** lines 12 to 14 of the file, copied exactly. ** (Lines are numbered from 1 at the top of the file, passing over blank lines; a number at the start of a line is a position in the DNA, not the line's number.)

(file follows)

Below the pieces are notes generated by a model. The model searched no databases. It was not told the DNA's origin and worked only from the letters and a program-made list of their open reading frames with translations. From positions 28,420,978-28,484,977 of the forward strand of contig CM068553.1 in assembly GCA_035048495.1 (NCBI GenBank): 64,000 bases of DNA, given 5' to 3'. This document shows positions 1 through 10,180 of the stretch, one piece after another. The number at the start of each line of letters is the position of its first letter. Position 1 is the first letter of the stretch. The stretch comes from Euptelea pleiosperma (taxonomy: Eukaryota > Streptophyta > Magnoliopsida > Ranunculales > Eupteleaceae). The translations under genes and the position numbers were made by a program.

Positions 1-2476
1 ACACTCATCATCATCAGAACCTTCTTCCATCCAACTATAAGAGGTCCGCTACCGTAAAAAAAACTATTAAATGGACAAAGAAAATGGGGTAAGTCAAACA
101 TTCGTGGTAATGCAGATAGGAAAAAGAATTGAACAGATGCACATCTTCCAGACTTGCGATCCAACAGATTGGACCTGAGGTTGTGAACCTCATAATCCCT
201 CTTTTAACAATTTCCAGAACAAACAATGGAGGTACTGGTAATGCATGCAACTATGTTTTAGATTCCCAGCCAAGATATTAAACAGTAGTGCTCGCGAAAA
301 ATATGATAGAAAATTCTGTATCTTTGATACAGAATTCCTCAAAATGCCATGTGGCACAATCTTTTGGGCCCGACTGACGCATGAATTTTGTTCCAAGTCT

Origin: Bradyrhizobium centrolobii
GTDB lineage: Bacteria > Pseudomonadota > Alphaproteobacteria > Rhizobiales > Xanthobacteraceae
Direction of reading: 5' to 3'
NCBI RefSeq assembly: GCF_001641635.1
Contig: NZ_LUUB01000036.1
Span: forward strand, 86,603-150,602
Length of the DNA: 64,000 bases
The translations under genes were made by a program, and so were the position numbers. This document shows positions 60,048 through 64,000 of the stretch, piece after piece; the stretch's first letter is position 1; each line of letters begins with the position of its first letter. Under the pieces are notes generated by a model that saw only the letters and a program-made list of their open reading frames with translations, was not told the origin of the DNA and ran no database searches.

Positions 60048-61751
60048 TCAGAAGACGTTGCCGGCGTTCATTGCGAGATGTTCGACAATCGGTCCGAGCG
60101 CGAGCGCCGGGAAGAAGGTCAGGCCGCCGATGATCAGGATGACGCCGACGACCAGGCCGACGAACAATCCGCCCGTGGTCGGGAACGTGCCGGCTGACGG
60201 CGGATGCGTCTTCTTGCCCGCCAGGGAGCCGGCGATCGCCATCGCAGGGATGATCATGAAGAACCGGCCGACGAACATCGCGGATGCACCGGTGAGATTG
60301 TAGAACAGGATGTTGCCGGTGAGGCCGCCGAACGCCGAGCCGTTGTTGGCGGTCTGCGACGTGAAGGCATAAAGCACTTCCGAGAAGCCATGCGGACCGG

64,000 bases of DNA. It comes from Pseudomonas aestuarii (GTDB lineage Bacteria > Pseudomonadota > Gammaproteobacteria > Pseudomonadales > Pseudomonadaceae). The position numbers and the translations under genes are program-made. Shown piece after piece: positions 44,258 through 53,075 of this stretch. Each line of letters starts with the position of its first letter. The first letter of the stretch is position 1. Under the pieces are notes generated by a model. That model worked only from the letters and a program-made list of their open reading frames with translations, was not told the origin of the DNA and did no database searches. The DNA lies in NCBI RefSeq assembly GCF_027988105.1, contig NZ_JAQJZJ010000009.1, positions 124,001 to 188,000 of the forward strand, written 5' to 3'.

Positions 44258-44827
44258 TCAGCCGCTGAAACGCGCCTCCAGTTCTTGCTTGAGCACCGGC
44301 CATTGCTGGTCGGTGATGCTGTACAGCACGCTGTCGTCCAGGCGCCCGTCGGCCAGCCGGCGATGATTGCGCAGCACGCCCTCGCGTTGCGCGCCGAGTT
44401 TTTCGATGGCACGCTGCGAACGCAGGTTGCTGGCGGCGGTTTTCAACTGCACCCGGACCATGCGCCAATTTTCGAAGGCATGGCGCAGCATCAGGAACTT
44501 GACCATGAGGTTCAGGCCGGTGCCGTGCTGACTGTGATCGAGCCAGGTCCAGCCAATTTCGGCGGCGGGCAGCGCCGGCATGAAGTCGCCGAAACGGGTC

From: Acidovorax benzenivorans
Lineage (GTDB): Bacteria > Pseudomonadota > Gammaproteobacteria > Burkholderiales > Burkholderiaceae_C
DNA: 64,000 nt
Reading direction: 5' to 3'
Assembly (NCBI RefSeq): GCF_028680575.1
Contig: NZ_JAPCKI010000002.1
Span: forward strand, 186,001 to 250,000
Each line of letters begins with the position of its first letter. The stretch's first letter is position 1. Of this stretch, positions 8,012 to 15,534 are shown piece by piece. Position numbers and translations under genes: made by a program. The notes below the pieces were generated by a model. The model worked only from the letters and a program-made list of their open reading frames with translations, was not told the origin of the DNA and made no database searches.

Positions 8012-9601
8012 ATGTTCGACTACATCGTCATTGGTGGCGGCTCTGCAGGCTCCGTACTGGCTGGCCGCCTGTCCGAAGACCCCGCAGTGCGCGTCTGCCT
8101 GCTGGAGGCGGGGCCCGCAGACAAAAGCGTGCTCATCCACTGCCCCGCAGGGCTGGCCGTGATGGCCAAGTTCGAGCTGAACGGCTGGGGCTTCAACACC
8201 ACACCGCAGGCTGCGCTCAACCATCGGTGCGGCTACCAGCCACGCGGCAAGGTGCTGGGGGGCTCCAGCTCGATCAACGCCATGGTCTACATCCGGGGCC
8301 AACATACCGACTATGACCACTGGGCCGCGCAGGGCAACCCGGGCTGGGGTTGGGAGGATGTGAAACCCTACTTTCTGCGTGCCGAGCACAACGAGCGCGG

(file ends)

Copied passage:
Span: forward strand, 86,603-150,602
Length of the DNA: 64,000 bases
The translations under genes were made by a program, and so were the position numbers. This document shows positions 60,048 through 64,000 of the stretch, piece after piece; the stretch's first letter is position 1; each line of letters begins with the position of its first letter. Under the pieces are notes generated by a model that saw only the letters and a program-made list of their open reading frames with translations, was not told the origin of the DNA and ran no database searches.